If you own, or are thinking of buying, property in Portugal, you need to be aware of all the tax implications and what your tax liabilities are, both in Portugal and your home country if you are not resident here. These vary depending on where you are tax resident and whether the property is your main home, a holiday home or an investment.
Tax on rental income
If you own and rent out a Portugal property, the income is always taxable in Portugal, whether you are resident here or not.
If you are resident here, your net rental income is subject to tax at a flat rate of 28%. You also have the option of adding rental income to your other income for the year so it is taxed at the normal scale rates. However, with rates up to 48%, this only benefits those on the lowest tax rate.
Non-residents always pay tax at 28%, and the letting agent must deduct this from the gross rent.
Maintenance and repair expenses may be deducted from rental income if they are documented, as can municipal property tax (IMI).
If you are UK resident, the income will also be taxable in the UK. Both countries will apply their own rules to calculate the tax, so the taxable amount is likely to be different in each country. You can offset the Portuguese tax actually paid against the UK liability to avoid double taxation, but if the UK tax is higher, further tax will be due in the UK.
Capital gains tax
Looking ahead, when you come to sell your Portuguese property, capital gains tax will be due on the gain (unless acquired before 1989). Residents of Portugal pay tax on only 50% of the gain and, if held for more than two years, inflation relief is given. The gains are added to your other income for the year and taxed at the scale rates of up to 48%.
Gains on disposal of the main home are exempt for residents, providing the entire proceeds (net of any mortgage taken out to acquire the property) are reinvested in another main home in Portugal or the EU/EEA within 36 months after date of disposal or 24 months before. You will have to live in the property within six months.
Non-residents pay tax on the whole gain at the rate of 28%. An EU resident may opt to be taxed as a resident in Portugal on such a gain – but you will have to declare your worldwide income in Portugal to calculate the marginal rate of tax that will apply to the gain.
For UK residents, the gain would also be taxable in the UK, but as with rental income, under the terms of the double tax treaty, any tax paid in Portugal by UK residents can be credited against the tax due in the UK.
If you die owning the property, or gift it during your lifetime, Portuguese stamp duty will apply regardless of your residence position. Spouses and children are exempt. The rate is 10% and is paid by the recipient, even if they do not live in Portugal.
If you are a UK domicile, as most British expatriates are, your Portugal property, along with other Portuguese assets, will form part of your estate for UK inheritance tax purposes.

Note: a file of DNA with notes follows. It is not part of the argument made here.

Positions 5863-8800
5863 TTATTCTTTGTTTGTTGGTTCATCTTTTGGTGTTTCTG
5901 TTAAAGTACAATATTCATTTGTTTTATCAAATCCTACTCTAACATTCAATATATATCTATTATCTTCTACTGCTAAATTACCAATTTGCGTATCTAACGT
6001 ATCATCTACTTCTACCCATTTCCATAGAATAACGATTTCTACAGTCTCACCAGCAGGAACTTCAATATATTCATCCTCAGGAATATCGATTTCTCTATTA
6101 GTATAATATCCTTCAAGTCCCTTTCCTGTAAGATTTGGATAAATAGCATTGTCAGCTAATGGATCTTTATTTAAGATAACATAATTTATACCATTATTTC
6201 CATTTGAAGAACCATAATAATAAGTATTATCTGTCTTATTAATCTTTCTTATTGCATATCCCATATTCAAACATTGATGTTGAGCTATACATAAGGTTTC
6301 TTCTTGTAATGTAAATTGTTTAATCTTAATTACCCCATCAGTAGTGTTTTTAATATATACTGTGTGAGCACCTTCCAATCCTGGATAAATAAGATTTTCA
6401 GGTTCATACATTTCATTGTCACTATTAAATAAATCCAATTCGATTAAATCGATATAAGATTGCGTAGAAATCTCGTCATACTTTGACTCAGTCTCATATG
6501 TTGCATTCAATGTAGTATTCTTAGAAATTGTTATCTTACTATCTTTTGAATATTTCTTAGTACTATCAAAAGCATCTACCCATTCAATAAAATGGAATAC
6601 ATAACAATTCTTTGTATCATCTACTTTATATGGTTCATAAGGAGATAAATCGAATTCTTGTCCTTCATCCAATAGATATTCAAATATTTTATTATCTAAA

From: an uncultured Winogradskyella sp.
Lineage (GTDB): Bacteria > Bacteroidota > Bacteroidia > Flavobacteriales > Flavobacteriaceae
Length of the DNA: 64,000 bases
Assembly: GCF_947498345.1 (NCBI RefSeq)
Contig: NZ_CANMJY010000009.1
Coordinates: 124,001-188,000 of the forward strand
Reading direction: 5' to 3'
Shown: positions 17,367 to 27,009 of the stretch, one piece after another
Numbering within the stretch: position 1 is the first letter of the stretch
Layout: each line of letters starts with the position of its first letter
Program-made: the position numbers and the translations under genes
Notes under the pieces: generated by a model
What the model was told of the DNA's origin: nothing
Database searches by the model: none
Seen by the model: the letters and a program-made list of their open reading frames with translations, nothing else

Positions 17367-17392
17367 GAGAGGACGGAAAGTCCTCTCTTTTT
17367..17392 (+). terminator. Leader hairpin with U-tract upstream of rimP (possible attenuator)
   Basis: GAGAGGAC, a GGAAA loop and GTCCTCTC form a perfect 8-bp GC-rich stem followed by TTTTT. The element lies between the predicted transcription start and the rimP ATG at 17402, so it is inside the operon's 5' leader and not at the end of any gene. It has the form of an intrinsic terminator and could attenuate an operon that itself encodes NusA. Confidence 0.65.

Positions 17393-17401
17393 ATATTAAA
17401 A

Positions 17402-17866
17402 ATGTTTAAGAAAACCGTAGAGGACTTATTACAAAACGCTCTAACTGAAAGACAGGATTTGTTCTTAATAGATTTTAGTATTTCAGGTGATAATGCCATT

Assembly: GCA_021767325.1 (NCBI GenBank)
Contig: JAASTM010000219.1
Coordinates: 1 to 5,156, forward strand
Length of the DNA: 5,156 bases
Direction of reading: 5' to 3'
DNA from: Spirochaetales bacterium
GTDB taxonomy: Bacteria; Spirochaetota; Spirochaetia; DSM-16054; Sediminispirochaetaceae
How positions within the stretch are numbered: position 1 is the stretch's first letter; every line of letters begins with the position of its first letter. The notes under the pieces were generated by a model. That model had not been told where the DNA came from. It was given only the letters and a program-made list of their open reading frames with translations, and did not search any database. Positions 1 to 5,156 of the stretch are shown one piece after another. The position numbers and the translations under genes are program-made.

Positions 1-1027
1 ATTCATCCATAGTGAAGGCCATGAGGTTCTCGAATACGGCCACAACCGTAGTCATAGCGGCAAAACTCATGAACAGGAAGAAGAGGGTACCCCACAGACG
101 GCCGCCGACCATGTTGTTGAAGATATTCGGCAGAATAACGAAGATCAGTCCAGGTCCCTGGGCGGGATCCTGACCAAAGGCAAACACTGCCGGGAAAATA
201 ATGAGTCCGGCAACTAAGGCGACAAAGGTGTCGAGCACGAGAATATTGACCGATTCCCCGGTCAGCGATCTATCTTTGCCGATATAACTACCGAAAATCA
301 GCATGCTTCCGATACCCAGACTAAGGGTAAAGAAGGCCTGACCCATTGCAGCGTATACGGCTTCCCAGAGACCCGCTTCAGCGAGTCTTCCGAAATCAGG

Local and transfer taxes
A transfer tax, known as IMT, is payable by the buyer on the purchase of a property. The rate payable depends on the ultimate use of the property and whether it is your main or second home.
In addition, stamp duty at 0.8% is payable by the purchaser unless the sale is subject to VAT at the standard rate of 23%, which is charged on new buildings.
Stamp tax of 1% is also payable on all residential buildings worth €1m or more.
Then there is IMI, which is the annual municipal property tax payable by whoever is the owner at December 31 that year. It is based on the registered value of the property and fixed by each municipality. The rates range from 0.3%-0.8%, depending on the type, location and age of the property, although there are some exemptions available. For properties owned by individuals or companies resident in blacklisted jurisdictions, IMI is 7.5%.
It can be hard getting tax planning right in one country, it is even more complicated if it involves two different tax regimes. Whether you are living in Portugal or just own property here, UK nationals should seek advice from someone who is experienced in both Portugal and UK taxation and how they interact. Specialist, personalised advice will ensure you do not get caught out by unexpected taxes, and that mitigate taxation where possible.
Tax rates, scope and reliefs may change. Any statements concerning taxation are based upon our understanding of current taxation laws and practices which are subject to change. Tax information has been summarised; an individual is advised to seek personalised advice.
By Gavin Scott
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Gavin Scott, Senior Partner of Blevins Franks, has been advising expatriates on all aspects of their financial planning for more than 20 years. He has represented Blevins Franks in the Algarve since 2000. Gavin holds the Diploma for Financial Advisers. | www.blevinsfranks.com
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